A Primer on the US Copyright Protection Internationally
I support copyright. I mean, it’s intellectual property, a thought process of someone, and those things should always be protected – Jeff Mills
Imagine putting your heart and soul into building something for yourself and society, but someone from your country or from overseas tries to steal your work and you want to stop them. You’ve registered your work in the US, but now you’re wondering if that’s enough? Does US copyright protection cover your work internationally?
Check out this Primer on US Copyright Protection in Other Countries for all the answers you need.
Is US Copyright Protection Effective Abroad?
I have one bad news and one good one for you.
So, the bad news is “NO” the US copyright doesn’t protect your work in other countries, and there’s nothing like an “International copyright law” that guarantees the work will remain protected in other countries.
The good news is that international conventions can protect your intellectual property. These international conventions provide reciprocity protection for citizens of the signatory countries. One such example is the principle of national treatment, in which the copyright owner receives the same protection as if they were nationals of the country where the infringement is taking place and are given the same level of protection for their copyrights as their citizens.
The four conventions that help you protect your copyright work in other countries:
- Berne Convention: This convention was adopted in Berne, Switzerland, in 1886 and has 179 signatories as of today. It protects literary and artistic works for 50 years after the author’s death.
- Universal copyright convention: UCC came into existence in 1952 as an alternative multilateral treaty of UCC for the countries that needed much flexibility and easier compliance with the convention as compared to Berne. The convention provides 25 years of copyright protection after the author’s death.
- The Rome Convention (Rome): This convention protects copyright in areas other than those covered by the above conventions. It provides copyright protection for 20 years to broadcasting owners, producers, and performers.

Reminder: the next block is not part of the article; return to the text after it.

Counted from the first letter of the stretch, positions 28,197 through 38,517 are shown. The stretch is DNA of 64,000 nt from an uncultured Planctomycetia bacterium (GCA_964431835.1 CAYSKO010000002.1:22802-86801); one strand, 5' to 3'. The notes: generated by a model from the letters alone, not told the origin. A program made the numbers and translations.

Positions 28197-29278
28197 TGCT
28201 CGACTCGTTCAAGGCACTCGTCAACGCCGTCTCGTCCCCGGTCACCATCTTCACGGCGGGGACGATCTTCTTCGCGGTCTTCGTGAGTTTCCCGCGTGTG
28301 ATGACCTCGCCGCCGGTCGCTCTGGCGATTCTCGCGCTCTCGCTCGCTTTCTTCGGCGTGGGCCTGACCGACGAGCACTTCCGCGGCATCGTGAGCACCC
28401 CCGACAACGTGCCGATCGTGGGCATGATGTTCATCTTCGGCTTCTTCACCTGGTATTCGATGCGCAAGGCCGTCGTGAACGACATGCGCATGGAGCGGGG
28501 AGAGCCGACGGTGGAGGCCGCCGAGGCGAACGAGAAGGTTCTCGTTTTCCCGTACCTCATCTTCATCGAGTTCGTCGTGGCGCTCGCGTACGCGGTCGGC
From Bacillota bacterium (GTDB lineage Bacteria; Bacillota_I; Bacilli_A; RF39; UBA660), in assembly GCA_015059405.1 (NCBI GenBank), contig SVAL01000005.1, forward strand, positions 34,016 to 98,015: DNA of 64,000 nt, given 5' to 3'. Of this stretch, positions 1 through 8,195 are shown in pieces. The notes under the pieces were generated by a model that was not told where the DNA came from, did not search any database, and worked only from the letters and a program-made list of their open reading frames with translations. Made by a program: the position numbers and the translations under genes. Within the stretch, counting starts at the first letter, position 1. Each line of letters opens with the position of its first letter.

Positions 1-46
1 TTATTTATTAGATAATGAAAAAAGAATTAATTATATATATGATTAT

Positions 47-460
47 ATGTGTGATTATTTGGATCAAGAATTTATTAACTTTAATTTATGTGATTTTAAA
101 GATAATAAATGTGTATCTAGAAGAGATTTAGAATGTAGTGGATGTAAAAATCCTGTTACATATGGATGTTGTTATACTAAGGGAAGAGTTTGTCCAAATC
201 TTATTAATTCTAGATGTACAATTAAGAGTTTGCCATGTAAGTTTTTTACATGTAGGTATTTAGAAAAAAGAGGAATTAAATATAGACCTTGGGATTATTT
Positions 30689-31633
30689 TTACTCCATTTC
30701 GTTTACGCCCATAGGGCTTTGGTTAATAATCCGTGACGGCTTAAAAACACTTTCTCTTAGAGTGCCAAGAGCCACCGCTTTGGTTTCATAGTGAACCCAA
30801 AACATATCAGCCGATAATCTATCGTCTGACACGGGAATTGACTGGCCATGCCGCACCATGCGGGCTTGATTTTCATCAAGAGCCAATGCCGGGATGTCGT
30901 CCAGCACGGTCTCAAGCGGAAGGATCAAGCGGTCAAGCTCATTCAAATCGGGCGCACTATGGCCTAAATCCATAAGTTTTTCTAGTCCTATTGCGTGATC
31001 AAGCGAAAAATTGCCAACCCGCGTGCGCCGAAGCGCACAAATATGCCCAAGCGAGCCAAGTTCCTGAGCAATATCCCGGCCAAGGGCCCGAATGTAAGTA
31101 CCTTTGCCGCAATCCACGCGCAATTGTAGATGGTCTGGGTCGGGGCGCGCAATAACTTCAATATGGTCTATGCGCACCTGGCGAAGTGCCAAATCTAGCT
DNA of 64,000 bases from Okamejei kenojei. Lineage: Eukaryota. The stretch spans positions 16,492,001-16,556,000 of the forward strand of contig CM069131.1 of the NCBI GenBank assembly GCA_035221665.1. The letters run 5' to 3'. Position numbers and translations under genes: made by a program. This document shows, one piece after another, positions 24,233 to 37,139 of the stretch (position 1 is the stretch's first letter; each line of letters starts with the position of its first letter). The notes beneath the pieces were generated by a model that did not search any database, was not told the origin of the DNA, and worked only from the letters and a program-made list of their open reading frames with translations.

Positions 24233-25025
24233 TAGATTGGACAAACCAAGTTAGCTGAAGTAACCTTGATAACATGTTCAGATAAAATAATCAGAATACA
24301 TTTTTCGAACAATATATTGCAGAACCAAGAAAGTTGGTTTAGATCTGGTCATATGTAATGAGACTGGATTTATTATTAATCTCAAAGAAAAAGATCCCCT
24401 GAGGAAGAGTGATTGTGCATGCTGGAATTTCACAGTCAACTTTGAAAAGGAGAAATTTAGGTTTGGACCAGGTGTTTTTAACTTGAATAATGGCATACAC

- WIPO Copyright Treaty: The treaty has 110 contracting parties. First signed on 20 December 1996 with 30 ratifications. WIPO provides copyright protection to computer databases and programs.
What are the Benefits of Having a Copyright Registration for your Work?
When a work is created and fixed in tangible form, it is presumed to have copyright, but it gives little to no protection. On the other hand, if you have registered your work, you will have the following benefits:
- You can bring a lawsuit in case of copyright infringement of your work.
- It makes you eligible to seek maximum damages from the defendant.
- It creates a public record.
- It proves the validity of the copyright.
- It increases the goodwill and credibility of the author.
Are Copyright Laws the Same as in Other Countries?
No, copyright laws are different for each country. They are limited to their territory, hence have a different standard of what will be qualified as copyright, what will be the duration for the copyright protection, and what will constitute infringement.
How do We Sue a Non-US citizen for Copyright Infringement?
Having international conventions indeed gives a route on how we can sue a non-US citizen, but still suing a non-US citizen can be daunting, expensive, and a time-consuming task.
Every country has its own copyright law, which is territorial in nature, which means it has limited scope to its nationality, and so does the United States. The copyright law of the United States is governed by the copyright act 1976, so before you sue a non-US citizen for copyright, make sure to follow these steps and make yourself familiar with the US laws:
- Register your work in the US copyright office. While copyright starts to exist when an author creates an original work and fixes it in a tangible medium, one must register it with the US copyright office to file an infringement suit.
- Check for the convention your work falls in and if your country is a member of that convention.
- Analyze the situation: You need to check how this infringement took place. Check the following scenarios:
- If a person “A” infringes on your copyright in a different country, then you must sue that person in the country where A resides.
- However, if copyright infringements have happened, and importation or exportation of the copies has been acquired from the US or imported to the US, while the owner of that work is in the US, in both instances, you can bring a suit in the US court. Consequently, these acts violate section 106 and constitute an actionable offense under section 501.
In a nutshell, a person whose copyright has been infringed by a non-US citizen living in a different territory must be prepared to file a lawsuit in a foreign territory. Please note that the convention does not specify which court will have jurisdiction over copyright infringement cases. No law exists that answers this question and brings an end to this uncertainty. Hence, it’s always advisable to seek legal advice from a local lawyer in the area where you intend to sue the person.